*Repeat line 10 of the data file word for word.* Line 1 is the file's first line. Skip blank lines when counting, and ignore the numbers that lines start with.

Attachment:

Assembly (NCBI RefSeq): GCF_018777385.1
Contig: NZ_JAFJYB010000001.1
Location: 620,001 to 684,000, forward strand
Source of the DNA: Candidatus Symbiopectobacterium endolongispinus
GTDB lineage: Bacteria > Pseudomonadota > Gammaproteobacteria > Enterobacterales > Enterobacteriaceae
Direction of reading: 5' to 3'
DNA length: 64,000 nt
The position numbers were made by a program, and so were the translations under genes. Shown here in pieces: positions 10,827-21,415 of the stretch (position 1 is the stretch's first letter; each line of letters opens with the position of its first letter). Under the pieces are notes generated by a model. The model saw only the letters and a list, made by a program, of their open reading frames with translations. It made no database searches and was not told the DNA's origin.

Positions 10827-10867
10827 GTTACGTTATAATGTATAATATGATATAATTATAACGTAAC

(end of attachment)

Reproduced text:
10827 GTTACGTTATAATGTATAATATGATATAATTATAACGTAAC